5. We hiked to quite a few falls in the Smokies, but I don’t recall any having a paved path, so we must have skipped this one due to its popularity. Beautiful falls, though.

  6. I really need to take lessons from you and become an early bird. The light and quiet make that time of day special. Must be shallow soil for those roots to be exposed and the patterns look like boxwork lace. I love the way you are attracted to fascinating patterns and it seems rare that a caterpillar looks even remotely like the butterfly it turns into. I am always impressed by your timed selfies as I can't seem to move fast enough for anything publishable. Some of the coral fungis are edible, but the Black Cohosh would be a safer bet. I like the Audubon field guides best as they are easy to follow. I've heard AT hikers say they long for the sun yet the tunnels of trees and dappled light looks appealing. But the sight of the waterfall crowd would send me running.

  7. That has always been a very busy trail since it's paved and short but I can't ever remember that many people on it! Wish we could get ourselves up and going early like you do but it won't ever happen.

  8. What a nice hike until...that's why I love the west. All the National Parks are beautiful, but crowded in my opinion. As much as I like Yellowstone, I feel like I'm looking at wildlife in a zoo.

    My son was talking to someone in the insurance business the other day, and he said the RV industry is booming. That means fuller parks, fuller roads, and higher prices for sites. No wonder serious RVrs are so prepared to boondock. Thanks for posting, Sandie. I couldn't get over the delicate pink of the rhododendrons.

  9. The jack-o-lantern reminded me of a catcher's mitt at 1st glance. My eyes are still not back to normal!

  10. That tree with all the roots looks like something out of a Steven King movie. It almost made the hair on the back of my neck stand up. ;c)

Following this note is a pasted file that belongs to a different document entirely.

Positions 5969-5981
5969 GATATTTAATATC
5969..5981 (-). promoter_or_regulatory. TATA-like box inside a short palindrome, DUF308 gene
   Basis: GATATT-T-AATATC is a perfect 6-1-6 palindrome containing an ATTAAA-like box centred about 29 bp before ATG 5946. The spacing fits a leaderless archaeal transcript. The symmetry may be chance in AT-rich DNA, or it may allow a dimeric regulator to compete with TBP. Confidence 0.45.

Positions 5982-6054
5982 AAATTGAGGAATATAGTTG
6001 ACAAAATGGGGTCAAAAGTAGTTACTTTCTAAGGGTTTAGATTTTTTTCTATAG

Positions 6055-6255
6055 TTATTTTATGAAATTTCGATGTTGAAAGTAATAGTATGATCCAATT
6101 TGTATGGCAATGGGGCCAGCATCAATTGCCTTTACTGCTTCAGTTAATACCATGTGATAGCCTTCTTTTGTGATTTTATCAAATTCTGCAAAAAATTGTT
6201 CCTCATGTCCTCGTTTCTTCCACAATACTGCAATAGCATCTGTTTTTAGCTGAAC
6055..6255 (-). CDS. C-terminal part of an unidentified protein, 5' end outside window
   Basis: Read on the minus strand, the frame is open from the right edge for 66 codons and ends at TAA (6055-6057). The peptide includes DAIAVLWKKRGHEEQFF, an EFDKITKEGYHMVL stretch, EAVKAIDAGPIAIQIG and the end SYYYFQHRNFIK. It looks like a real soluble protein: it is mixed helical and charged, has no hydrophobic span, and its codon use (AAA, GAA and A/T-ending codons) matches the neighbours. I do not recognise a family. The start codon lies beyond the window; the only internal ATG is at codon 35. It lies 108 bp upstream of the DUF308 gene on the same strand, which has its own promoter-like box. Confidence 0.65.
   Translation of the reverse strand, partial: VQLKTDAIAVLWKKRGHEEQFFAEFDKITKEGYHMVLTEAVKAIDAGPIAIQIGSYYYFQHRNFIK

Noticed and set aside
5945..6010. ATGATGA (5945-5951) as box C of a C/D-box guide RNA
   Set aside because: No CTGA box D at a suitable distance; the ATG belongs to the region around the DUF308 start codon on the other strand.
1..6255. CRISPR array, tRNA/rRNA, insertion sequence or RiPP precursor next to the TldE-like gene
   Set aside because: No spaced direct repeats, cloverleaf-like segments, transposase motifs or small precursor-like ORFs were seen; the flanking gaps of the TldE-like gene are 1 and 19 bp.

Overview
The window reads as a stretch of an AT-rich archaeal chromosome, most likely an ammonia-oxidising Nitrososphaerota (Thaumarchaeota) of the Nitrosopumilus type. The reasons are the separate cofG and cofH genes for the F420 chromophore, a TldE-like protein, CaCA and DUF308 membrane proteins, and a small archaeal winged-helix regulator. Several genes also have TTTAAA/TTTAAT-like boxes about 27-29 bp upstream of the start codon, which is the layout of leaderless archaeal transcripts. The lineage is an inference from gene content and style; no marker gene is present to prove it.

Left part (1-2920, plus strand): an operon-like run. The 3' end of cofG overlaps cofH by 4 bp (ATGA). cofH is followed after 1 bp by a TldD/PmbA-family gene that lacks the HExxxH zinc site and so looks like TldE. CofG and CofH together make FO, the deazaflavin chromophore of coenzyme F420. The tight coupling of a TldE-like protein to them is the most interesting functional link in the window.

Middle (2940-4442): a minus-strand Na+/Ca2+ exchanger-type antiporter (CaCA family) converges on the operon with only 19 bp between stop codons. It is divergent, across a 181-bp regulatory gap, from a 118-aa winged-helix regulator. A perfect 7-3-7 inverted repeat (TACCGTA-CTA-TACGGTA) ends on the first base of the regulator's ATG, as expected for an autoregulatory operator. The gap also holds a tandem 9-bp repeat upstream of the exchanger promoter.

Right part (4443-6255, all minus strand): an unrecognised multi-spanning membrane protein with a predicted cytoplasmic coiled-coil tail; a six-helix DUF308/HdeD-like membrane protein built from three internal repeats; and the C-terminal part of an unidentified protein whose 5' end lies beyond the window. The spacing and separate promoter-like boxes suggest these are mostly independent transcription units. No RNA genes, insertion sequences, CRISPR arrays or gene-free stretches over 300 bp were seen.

11. Your early morning start worked out perfectly. It's great that people are enough nature but that crowd was crazy! You found two beautiful caterpillars. Great eyes! Such cute flowers along the way. Of course, your mushroom photos are my favorite. I love those guys.

  12. You were wise to get out there early on!

  13. Another lovely hike with the falls. Darn tourists ruin it for everybody. That Sphinx moth is beautiful!

  14. It always pays to be early :) I dont recall visiting Laurel Falls, its beautiful and very accessible hence the crowd! But wow, you've got good eyes spotting that beautiful caterpillar! That butterfly is beautiful and I would like to remember as that rather than what I have observed on the trail lately.
    About the app you asked me, it is called "Pacer" and it allows me to take a picture and superimpose it on my stat hike for the day.

  15. Such gorgeous falls! No wonder so many people want to hike that trail—still, it's surprising how many would get up so early to hike it. Seems like you timed it right at just after 6:30 a.m.
    Love your photo of the beautiful Sphinx Moth caterpillar. The moth itself looks remarkably like a dried leaf, or a piece of bark. I'm curious about that pretty frilly blue wildflower—let us know if you discover the name!

  16. The coral fungi and Sphinx caterpillar are beautiful and unique - how fun to find them along the trail. How not fun to find all those people at the falls! I wouldn't be able to get out of there fast enough :-(

  17. Thanks for sharing those BIG trees and all the wonderful fungi. I don't think I have ever seen the light blue fringed flower. Sorry I missed this one, but hard for me to get going that early, though it is clearly necessary if you want to enjoy nature in the quiet it is best experienced in.


Your comments are the best part of this blog for me.
I LOVE hearing from you!